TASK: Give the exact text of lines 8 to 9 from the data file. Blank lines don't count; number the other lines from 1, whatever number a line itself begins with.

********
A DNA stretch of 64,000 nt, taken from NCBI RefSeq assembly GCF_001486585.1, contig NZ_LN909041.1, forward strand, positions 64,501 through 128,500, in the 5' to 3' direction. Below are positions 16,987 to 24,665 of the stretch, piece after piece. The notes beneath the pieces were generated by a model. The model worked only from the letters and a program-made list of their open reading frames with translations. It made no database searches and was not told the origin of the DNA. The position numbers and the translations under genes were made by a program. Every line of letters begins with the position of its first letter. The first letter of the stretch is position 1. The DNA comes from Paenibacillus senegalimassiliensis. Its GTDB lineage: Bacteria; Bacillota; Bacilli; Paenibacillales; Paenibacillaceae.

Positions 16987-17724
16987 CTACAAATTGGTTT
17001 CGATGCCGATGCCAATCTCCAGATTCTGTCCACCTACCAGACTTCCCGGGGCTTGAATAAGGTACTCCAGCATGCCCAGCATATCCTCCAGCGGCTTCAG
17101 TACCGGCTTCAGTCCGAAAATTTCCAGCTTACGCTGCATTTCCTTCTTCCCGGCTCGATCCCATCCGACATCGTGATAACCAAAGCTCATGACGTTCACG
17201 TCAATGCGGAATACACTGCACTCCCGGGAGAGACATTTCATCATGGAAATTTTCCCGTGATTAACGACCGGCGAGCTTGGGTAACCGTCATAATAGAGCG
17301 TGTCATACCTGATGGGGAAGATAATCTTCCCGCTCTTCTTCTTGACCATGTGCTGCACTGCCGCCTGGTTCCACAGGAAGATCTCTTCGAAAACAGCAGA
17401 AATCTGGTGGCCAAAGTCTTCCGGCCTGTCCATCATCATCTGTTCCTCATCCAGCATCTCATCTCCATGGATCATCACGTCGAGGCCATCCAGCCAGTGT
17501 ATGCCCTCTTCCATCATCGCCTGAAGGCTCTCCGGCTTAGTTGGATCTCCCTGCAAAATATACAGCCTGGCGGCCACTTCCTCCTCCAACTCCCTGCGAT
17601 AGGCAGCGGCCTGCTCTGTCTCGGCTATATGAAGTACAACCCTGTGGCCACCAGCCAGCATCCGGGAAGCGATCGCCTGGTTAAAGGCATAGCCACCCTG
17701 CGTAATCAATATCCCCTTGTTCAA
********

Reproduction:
17401 AATCTGGTGGCCAAAGTCTTCCGGCCTGTCCATCATCATCTGTTCCTCATCCAGCATCTCATCTCCATGGATCATCACGTCGAGGCCATCCAGCCAGTGT
17501 ATGCCCTCTTCCATCATCGCCTGAAGGCTCTCCGGCTTAGTTGGATCTCCCTGCAAAATATACAGCCTGGCGGCCACTTCCTCCTCCAACTCCCTGCGAT